The Grizzly Island Wildlife Area


The off- ramp to Grizzly Island was just a few miles away and was easy to find.

Part of the journey through this rustic wildlife refuge was on a paved road and towards the end it was a semi-paved road making it a pretty bumpy ride for a while.  The beginning of the drive provided views of meadows filled with cows, farmhouses, and green hills as far as you could see.  I was surprised on how green it was and wondered if it was like this all year round.


This area is part of the Suisan Marsh with 12,900 acres of land, bays, and sloughs.  Along the banks there were openings where you could fish without your line catching on the reeds but almost every opening had people with fishing poles in the water.

Eventually, we came upon a pay parking lot with a bathroom structure and places where you could fish as well as a small dock which was already heavily populated with anglers.  However, we wanted to explore more, so deeper into Grizzly Island we drove.  There was a large waterway on one side with smaller sloughs on the other.  Most of the fishing was concentrated in the larger channel.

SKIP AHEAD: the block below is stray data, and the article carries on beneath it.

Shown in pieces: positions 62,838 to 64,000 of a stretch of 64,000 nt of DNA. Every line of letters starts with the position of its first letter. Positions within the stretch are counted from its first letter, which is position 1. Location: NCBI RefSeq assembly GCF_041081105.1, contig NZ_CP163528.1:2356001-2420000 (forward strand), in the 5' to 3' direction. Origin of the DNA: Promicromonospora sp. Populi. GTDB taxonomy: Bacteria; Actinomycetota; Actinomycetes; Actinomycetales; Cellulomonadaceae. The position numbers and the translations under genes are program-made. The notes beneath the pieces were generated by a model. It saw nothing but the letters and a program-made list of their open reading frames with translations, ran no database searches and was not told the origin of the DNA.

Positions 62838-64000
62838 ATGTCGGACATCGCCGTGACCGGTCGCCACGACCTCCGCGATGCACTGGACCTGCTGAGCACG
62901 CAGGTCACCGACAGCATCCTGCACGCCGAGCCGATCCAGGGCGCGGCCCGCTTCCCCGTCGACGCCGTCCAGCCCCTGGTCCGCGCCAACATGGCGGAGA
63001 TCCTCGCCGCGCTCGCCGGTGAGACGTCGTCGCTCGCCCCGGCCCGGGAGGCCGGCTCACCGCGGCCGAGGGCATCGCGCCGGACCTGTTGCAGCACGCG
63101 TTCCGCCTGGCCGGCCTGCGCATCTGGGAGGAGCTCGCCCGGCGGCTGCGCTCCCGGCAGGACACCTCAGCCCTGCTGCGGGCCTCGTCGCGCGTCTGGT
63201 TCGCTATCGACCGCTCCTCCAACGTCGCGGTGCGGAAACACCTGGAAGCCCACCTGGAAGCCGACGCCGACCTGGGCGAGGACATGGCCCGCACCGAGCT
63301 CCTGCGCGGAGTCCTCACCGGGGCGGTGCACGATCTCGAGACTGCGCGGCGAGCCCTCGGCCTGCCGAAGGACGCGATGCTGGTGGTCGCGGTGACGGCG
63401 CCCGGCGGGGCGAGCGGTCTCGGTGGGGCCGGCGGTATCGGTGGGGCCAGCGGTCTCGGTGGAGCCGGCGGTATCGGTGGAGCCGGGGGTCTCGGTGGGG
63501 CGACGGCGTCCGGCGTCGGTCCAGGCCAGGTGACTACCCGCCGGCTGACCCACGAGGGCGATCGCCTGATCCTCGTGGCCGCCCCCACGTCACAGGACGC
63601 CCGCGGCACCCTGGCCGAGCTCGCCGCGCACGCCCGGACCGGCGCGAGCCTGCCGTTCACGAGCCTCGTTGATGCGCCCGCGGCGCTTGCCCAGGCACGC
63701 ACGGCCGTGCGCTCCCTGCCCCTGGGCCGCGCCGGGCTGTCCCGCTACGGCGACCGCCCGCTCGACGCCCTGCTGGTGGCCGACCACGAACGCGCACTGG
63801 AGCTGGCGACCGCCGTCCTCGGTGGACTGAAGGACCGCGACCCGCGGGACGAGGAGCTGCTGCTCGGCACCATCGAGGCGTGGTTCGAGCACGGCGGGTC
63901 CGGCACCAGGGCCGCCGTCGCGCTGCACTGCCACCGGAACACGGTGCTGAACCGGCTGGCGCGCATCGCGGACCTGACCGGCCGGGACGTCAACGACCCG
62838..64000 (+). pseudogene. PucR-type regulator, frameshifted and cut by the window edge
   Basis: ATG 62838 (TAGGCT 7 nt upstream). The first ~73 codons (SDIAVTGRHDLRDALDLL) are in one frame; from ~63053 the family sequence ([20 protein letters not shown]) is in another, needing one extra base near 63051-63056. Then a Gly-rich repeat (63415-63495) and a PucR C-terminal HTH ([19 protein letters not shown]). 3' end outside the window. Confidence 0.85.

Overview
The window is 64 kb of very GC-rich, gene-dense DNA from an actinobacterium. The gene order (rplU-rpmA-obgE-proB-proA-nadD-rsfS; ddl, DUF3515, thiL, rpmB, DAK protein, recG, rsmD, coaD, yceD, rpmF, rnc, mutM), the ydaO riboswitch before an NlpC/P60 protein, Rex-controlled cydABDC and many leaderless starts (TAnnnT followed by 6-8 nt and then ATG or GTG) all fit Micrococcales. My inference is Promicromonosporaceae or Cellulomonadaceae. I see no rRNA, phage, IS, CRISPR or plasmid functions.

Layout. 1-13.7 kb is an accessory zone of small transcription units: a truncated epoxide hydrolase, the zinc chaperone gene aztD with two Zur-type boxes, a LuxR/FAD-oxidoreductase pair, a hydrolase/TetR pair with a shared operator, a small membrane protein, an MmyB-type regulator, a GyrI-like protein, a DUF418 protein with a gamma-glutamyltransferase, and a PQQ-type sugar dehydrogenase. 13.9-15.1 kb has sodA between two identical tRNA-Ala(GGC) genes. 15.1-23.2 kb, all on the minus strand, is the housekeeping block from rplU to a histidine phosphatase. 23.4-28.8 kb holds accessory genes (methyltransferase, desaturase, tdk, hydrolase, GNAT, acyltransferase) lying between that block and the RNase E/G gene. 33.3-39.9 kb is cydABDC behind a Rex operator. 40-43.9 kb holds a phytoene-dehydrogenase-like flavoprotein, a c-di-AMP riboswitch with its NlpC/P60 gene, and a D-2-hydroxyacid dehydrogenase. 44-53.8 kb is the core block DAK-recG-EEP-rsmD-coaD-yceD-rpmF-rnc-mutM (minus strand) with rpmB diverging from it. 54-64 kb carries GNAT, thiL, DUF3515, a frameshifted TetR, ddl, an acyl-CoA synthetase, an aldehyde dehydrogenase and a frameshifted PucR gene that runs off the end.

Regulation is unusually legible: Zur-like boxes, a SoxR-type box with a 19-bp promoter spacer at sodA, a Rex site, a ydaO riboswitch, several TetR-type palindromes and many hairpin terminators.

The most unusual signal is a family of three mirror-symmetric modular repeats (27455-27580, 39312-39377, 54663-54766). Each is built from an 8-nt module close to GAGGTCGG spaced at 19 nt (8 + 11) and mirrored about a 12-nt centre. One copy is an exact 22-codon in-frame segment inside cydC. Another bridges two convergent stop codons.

Finally arriving at an entrance of sorts, the instructions told us to sign in and it outlined where fishing was allowed.  All fishing was open after parking lot six it said, but not before.   So, I signed in and headed to parking lot six. This is where the paved road ended and the bumpy semi-paved began. For the next six or so miles we slowly made our way past parking lot one, then two, then three. It seemed like eternity as we finally set our sights on lot four.  More time passed by as we traveled deeper and deeper and finally past lot five.   Further we drove until we saw the small sign designating lot six.  Now we could fish.